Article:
CHURCH OF JESUS CHRIST OF LATTER-DAY SAINTS
The Church of Jesus Christ of Latter-day Saints, commonly referred to as the Mormons or Latter-day Saints, had a significant influence on the settling of the trans-Mississippi West. In the spring of 1820 the church's founder, Joseph Smith Jr., claimed to have received a visitation by God and Jesus Christ in upstate New York. In 1823, Smith asserted, the angel Moroni revealed to him the location of golden plates recounting the resurrected Christ's appearance to peoples in the Western Hemisphere. In 1827 Smith acquired these plates and began translating them into the Book of Mormon, a companion scripture to the Bible.
On April 6, 1830, Smith and several followers founded the Church of Latter-day Saints in Fayette, Seneca County, New York. Missionary labors commenced, meeting with significant success at home and abroad. Others, however, greeted the Latter-day Saints and their prophet with skepticism at best and persecution at worst. The Saints sought a more tolerant place to practice their religion and migrated, first to Kirtland, Ohio, and then to various settlements in Missouri. Persecution mounted and mobs forcibly drove the Saints to Nauvoo, Illinois. On June 27, 1844, violence erupted, and a local militia murdered Joseph Smith and his brother Hyrum in Carthage, Illinois.
Persecution intensified, and in 1846 the Saints were driven from Nauvoo. Smith's successor, Brigham Young, and the majority of the Latter-day Saints began the exodus west to Kanesville (Council Bluffs, Iowa) and Winter Quarters (Florence, Nebraska). The following year, a portion of those who had temporarily settled on the Missouri River continued west along the north side of the Platte to Salt Lake City, Utah. From 1847 to 1869 more than 70,000 Mormons migrated across the Plains to the Great Basin. During 1846-47 a Mormon battalion of 549 men, sixty women, and several children volunteers served under Gen. Stephen W. Kearny during the Mexican War. They marched 1,850 miles from Council Bluffs, Iowa, in a southwesterly direction across the Great Plains through Santa Fe to San Diego, California, in perhaps the longest infantry march in American history.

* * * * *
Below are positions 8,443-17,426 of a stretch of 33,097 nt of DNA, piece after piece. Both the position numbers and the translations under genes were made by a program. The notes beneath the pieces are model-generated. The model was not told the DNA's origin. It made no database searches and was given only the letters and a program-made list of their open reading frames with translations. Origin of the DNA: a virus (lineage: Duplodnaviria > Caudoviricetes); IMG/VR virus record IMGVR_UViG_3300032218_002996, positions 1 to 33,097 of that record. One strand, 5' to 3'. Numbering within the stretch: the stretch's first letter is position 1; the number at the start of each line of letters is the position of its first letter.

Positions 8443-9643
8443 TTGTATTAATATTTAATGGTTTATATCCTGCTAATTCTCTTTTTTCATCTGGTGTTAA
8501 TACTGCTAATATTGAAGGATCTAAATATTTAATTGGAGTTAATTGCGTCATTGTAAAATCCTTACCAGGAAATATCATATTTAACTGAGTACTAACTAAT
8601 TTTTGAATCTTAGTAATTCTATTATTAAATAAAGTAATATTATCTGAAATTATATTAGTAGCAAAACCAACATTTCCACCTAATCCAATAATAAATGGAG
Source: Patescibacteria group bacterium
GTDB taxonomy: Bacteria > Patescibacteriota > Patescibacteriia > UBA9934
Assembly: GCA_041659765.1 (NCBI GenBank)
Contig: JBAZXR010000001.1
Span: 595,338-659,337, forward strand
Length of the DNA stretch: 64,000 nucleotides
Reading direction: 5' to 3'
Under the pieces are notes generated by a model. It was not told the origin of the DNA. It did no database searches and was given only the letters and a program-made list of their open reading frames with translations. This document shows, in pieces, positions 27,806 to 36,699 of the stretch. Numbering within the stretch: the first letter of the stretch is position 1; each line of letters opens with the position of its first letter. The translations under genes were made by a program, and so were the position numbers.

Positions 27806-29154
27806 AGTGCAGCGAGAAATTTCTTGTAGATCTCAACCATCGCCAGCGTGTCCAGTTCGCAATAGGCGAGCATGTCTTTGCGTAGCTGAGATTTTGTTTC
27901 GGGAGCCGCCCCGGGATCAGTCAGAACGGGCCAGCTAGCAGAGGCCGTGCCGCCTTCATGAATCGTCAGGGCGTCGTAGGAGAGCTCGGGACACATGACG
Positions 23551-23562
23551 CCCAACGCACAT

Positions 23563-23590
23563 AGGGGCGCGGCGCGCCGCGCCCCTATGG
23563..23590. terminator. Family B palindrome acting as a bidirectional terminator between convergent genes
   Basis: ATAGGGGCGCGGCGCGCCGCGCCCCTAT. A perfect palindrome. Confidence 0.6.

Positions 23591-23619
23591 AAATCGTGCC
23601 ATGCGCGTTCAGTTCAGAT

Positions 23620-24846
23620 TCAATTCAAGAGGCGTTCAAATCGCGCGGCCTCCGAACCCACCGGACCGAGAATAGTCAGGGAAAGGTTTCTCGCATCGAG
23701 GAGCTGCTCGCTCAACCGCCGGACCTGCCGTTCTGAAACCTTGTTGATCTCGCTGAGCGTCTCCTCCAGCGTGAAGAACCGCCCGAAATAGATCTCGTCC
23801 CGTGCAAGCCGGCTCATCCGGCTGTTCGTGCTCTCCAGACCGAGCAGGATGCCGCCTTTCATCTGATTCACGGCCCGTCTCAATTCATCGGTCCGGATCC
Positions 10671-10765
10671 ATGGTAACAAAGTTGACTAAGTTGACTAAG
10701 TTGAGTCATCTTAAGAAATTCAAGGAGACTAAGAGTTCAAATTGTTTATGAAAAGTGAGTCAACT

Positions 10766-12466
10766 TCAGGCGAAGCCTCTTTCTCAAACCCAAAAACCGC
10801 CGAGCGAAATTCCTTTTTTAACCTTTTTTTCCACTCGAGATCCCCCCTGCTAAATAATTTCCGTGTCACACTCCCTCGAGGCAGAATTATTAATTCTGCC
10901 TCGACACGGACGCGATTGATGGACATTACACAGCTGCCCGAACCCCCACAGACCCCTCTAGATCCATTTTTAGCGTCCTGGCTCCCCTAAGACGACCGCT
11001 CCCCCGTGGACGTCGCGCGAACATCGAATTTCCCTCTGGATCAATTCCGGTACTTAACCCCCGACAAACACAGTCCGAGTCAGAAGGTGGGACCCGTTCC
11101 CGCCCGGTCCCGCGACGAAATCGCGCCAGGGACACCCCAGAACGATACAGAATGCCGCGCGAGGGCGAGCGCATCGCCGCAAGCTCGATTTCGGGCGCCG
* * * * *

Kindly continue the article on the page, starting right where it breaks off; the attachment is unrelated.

Initially, the Mormons viewed the Great Plains as a barrier to cross in order to reach their "Zion" in the Great Basin. They established temporary settlements, freight stations, ferry crossings, and a Perpetual Emigrating Fund to assist overland emigrants. Although they made their headquarters in Salt Lake City, they also founded more than 400 settlements from Canada to Mexico and from the Pacific to the Great Plains. Initial settlement in the Great Plains took place in the western portions of Colorado, New Mexico, Texas, and Wyoming. By 1895 Mormon settlement of southern Alberta made it the first stake (a group of five to eight wards and branches) organized outside the United States. Today, every major city in the Great Plains has at least one congregation.
Although the Latter-day Saints are America's fifth-largest church, the majority of adherents now live outside North America. In 2000 membership exceeded 11 million and was growing by approximately 400,000 annually. In the Great Plains states and Prairie Provinces, membership exceeded 600,000, with more than 50,000 members each in Alberta, New Mexico, and Wyoming, 100,000 in Colorado, and 200,000 in Texas. Of the church's 100 or more temples, twelve lie within or near the Great Plains: in Albuquerque, New Mexico; Billings, Montana; Bismarck, North Dakota; Cardston, Alberta; Dallas, Texas; Denver, Colorado; Edmonton, Alberta; Houston, Texas; Lubbock, Texas; Oklahoma City, Oklahoma; Regina, Saskatchewan; and Omaha (Winter Quarters), Nebraska.
See also TRANSPORTATION: Mormon Trail.
Jay H. Buckley Brigham Young University
Allen, James B., and Glen M. Leonard. The Story of the Latter-day Saints. Salt Lake City: Deseret Book Company, 1992.
Ludlow, Daniel H., ed. Encyclopedia of Mormonism. New York: Macmillan Publishing Company, 1992.